Lawyers have accused the police of restricting access to protesters arrested from Friday’s anti-government demonstration, and raised concern over packed conditions at the detention center as well as the arrest of pregnant women, senior citizens and nursing mothers.
The main opposition party’s legal team is planning to appeal the 15 day remand detention of over 170 protesters arrested after a crackdown on the 20,000-strong protest.
“Sick people and mothers of infants should be given lighter punishments. These people are not yet convicted they are only under the suspicion of a crime,” said lawyer Fareesha Abdulla at a press conference this afternoon.
The 195 arrests made on Friday was the highest number from a single protest in the past decade.
The criminal court had granted a blanket 15-day extension of detention for 175 protesters, while 19 were released after police failed to present them at court in the 24 hours required by law.
In addition to restricting access, lawyers accused police of holding detainees in overcrowded cells with no ventilation and failing to provide medication at prescribed times.
Amnesty International’s Abbas Faiz says the human rights organization is investigating reports of failure to provide medication to a pregnant woman.
Disturbing reports of some 200 Maldives May Day protest detainees, some denied their medicine incl a pregnant woman. Amnesty investigating
— Abbas Faiz (@tweetafaiz) May 6, 2015
About 12 lawyers visiting the Dhoonidhoo detention centre were kept waiting for hours and were only able to meet about four or five detainees a day before having to leave at sundown, lawyers said.
“The way police have made arrangements there we have faced a number of difficulties in meeting our clients,” said Fareesha.
Lawyers also said police had initially refused to provide a list of detainees and said the legal team gathered details based on calls to the opposition Maldivian Democratic Party’s (MDP) hotline and by waiting at the criminal court for remand hearings.
Fareesha Abdulla said only one police officer handles paperwork at the Atholhuvehi custodial centre, who had to process forms from lawyers from over 170 detainees.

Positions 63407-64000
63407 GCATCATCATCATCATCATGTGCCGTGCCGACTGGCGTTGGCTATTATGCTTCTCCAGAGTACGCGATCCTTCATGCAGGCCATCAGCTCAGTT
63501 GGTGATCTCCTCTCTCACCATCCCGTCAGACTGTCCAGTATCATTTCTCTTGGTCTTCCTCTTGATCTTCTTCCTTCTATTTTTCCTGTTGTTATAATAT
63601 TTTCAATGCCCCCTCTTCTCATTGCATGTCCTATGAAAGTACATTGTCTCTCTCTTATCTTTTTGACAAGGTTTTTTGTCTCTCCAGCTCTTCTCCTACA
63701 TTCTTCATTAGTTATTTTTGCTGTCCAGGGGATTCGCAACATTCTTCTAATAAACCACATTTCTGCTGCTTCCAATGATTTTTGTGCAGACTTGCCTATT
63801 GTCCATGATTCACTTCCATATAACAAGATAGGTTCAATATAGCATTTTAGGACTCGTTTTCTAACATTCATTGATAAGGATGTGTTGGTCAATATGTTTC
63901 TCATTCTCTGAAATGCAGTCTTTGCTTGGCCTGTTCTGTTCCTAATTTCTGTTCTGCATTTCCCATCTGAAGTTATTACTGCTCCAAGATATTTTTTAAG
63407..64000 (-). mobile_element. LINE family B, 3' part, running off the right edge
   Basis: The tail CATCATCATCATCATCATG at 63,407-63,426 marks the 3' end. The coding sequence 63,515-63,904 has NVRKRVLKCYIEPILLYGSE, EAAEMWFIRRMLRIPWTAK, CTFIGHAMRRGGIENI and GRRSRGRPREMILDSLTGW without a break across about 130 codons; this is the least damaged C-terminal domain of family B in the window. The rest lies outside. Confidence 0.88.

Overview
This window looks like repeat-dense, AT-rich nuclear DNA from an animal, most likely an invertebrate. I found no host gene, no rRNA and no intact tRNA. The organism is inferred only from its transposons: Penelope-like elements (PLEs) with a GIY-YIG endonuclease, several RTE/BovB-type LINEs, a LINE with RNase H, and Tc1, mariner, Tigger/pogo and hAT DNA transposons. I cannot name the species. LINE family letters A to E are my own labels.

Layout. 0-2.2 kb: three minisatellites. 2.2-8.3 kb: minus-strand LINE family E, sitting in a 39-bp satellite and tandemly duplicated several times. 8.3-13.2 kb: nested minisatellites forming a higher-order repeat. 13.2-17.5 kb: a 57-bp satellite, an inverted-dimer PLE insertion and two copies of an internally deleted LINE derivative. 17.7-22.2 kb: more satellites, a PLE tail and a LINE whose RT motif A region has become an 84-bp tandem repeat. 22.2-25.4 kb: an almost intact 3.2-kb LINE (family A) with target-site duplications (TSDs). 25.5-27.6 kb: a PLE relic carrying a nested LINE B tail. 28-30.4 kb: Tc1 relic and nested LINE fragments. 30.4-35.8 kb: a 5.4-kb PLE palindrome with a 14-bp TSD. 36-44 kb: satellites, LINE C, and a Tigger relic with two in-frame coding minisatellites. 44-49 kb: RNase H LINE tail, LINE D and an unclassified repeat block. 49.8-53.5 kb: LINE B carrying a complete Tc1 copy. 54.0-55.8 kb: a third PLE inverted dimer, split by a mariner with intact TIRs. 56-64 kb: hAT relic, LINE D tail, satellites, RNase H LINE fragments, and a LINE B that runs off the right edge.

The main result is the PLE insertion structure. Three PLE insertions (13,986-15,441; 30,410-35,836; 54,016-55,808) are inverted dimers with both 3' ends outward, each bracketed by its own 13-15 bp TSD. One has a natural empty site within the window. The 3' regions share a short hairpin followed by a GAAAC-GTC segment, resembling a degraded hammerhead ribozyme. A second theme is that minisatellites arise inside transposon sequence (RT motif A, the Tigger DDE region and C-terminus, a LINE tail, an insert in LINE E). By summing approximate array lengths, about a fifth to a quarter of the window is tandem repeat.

The police media official today dismissed the opposition’s allegations as “baldfaced lies,” insisting that cells at the Dhoonidhoo detention centre are up to standards.
MDP vice president Mohamed Shifaz meanwhile said the detainees included a number of bystanders, including a pizza delivery man, people out shopping, and students on their way to classes.
Shifaz said police were calling families of detainees and saying they did not have lawyers, while MDP women’s wing president Shifa Mohamed claimed police had offered to arrange lawyers for MVR3,000.
The police media official said families were contacted, but denied the claims of seeking money.
“No police officer would do that, we do not do business transactions here. Maybe that is something they do,” the official said.
Lawyer Abdulla Haseen meanwhile noted that the detainees were accused of “confronting police, throwing rocks and bottles, assaulting and harming police, and damaging police vehicles.”
Police had argued at the remand hearings that the detainees posed a danger to society if they were to be released from police custody.
Others were accused of not leaving the protest area despite orders by riot police, Haseen added.
The penalty for “obstructing police duty” for a first time offender was a MVR3,000 fine, Haseen said, adding that 90 percent of the detainees do not have criminal records.
The May Day detainees were treated with unprecedented “harshness” by police and the criminal court, he said, adding that the police had failed to hand over clothing and personal items provided by families of detainees.
Some detainees were still wearing the same clothes from Friday, lawyers said.